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How Fibrodysplasia Ossificans Progressiva (FOP) Works


FOP Bone versus Normal Bone

Bone is a living tissue. Each bone in your body is an organ, made up of tissues and cartilage. FOP bone is just like normal bone -- it's just in the wrong place.

Ossification and osteogenesis are words for bone formation. There are two methods of bone formation: intramembranous and endochondral. Intramembranous bone formation is the simpler process, and it's responsible for forming a person's skull and lower jawbone. It's also how long bones like the humerus and femur grow in width.

Most bones in the body grow and heal after a break through endochondral bone formation. It's also how FOP bone grows. First, cartilage forms, and then bone gradually takes the place of the cartilage.

Both kinds of ossification begin with mesenchyme. Mesenchyme is a connective tissue that all other connective tissues come from. Mesenchymal cells can turn into different kinds of specialized cells that form tissues. Here is how the process of endochondral bone formation works:

  1. Mesenchymal cells come together in the shape of the bone they will form. They turn into chondroblasts -- cells that secrete cartilage matrix. A membrane called the perichondrium surrounds this cartilage.
  2. After the chondroblasts cover themselves in cartilage matrix, they turn into chondrocytes. The chondrocytes keep dividing while new chondroblasts continue to make cartilage matrix, causing the cartilage to grow.
  3. Some of the chondrocytes burst, and others die. The bursting of the cells causes calcification, or hardening of the cartilage. The dying cells make small spaces in the cartilage.
  4. A nutrient artery enters the cartilage, triggering cells in the perichondrium to turn into osteoblasts. Osteoblasts are just like chondroblasts, but they secrete bone matrix instead of cartilage matrix. The osteoblasts start to secrete compact bone, and the perichondrium becomes the periosteum -- the covering of the outside of the bone.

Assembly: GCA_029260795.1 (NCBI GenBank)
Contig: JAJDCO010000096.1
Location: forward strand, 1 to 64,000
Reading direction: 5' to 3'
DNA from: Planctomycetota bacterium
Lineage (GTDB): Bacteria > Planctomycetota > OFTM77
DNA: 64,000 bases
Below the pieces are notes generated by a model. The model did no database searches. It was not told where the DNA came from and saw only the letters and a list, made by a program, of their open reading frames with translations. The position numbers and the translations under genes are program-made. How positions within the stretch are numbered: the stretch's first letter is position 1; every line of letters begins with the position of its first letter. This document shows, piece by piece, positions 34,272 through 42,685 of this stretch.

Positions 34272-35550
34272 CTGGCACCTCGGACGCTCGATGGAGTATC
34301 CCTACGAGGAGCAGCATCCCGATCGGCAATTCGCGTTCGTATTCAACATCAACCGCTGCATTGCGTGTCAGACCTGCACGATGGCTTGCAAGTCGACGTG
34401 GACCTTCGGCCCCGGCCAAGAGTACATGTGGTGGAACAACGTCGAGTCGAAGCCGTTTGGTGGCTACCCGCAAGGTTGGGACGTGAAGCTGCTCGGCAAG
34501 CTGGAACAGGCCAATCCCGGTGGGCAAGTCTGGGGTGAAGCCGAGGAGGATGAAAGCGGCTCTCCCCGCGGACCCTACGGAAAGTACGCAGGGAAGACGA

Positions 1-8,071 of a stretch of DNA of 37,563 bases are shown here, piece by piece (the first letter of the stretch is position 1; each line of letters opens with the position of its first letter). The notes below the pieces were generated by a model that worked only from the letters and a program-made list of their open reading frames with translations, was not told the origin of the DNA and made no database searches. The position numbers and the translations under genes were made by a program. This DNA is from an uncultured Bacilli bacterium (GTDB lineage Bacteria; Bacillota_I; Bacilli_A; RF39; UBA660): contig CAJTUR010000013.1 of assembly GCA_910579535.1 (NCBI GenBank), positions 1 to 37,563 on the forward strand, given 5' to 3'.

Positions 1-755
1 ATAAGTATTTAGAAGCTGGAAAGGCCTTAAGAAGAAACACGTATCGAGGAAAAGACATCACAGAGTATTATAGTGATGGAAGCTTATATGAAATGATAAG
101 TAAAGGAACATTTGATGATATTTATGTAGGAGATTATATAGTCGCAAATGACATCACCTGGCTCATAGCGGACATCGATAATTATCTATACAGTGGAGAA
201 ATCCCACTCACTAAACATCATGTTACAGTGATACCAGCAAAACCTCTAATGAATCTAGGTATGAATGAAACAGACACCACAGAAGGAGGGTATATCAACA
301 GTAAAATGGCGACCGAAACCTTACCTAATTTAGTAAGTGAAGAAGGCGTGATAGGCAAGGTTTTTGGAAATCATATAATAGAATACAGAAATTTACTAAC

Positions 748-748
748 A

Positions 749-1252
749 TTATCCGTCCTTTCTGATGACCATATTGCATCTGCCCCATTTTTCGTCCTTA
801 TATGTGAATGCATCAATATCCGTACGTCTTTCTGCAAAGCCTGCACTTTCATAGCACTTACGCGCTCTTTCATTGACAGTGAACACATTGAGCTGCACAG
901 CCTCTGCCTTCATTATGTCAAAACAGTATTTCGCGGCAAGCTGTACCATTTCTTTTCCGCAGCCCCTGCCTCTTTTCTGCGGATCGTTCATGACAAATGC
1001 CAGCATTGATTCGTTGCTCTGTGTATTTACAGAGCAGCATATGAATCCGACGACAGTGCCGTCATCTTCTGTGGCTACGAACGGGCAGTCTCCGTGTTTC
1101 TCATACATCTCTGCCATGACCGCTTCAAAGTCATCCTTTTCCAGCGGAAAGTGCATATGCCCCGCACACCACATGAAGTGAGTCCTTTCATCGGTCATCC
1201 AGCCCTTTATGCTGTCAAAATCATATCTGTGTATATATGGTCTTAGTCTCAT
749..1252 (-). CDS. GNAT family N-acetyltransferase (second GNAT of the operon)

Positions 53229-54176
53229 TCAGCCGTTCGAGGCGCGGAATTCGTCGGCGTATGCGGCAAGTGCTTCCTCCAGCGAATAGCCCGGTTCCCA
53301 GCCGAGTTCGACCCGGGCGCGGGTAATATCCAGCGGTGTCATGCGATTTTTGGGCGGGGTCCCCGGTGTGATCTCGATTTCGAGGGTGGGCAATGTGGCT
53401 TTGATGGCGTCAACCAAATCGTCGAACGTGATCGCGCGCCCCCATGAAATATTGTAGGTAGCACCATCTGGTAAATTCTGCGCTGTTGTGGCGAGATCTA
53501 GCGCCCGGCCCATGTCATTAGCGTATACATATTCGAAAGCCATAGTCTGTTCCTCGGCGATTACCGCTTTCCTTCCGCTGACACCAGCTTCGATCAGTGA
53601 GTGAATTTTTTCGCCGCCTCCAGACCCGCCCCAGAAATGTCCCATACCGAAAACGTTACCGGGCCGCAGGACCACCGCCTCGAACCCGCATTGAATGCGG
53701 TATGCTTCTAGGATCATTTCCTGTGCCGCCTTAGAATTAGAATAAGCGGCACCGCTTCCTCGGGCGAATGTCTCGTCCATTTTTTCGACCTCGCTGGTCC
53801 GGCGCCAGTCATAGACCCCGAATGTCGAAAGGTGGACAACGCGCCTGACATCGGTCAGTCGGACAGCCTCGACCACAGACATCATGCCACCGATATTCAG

5. Blood vessels grow into the cartilage and bring red bone marrow cells and other bone cells with them. The blood vessels stimulate a primary ossification center to grow -- this is the place where bone tissue will begin to take the place of cartilage. Osteoblasts start covering the broken-down cartilage with bone matrix.
  6. Osteoclasts follow behind the osteoblasts and break down the spongy bone, making a cavity for red bone marrow to fill.

At this point, the long part of the bone, which started as cartilage, is compact bone with red bone marrow in the center. The endochondral bone formation finishes with the epiphyses, the ends of the bones. Secondary ossification centers develop to form bone, although unlike with the primary ossification center, spongy bone stays at the center of epiphyses instead of marrow.

This process uses undifferentiated cells, or cells that can grow into any type of cell, to make bones. The amazing thing about FOP is that the body convinces undifferentiated cells in tendons, ligaments and muscles to turn into something completely different. The body doesn't normally work this way. With FOP, ligaments and tendons and other connective tissues all go through this process of bone formation. It's normal bone, but in the wrong place at the wrong time. This is called heterotopic ossification.

In FOP patients, extra bone formation almost always starts at the neck, spine and shoulders. Only then does it move to the other joints.

So what happens with FOP? A mutation in the gene encoding activin receptor IA (ACVR1) tells the body to make an extra skeleton. This gene helps control bone morphogenetic proteins, or BMPs. In FOP, the gene is active without BMPs -- operating like a leaky faucet. When BMPs are present, the faucet explodes with activity. This clue might someday help scientists figure out how to make extra bone for people who need it, like people with osteoporosis.

­In the next section, we'll learn ho­w doctors treat FOP.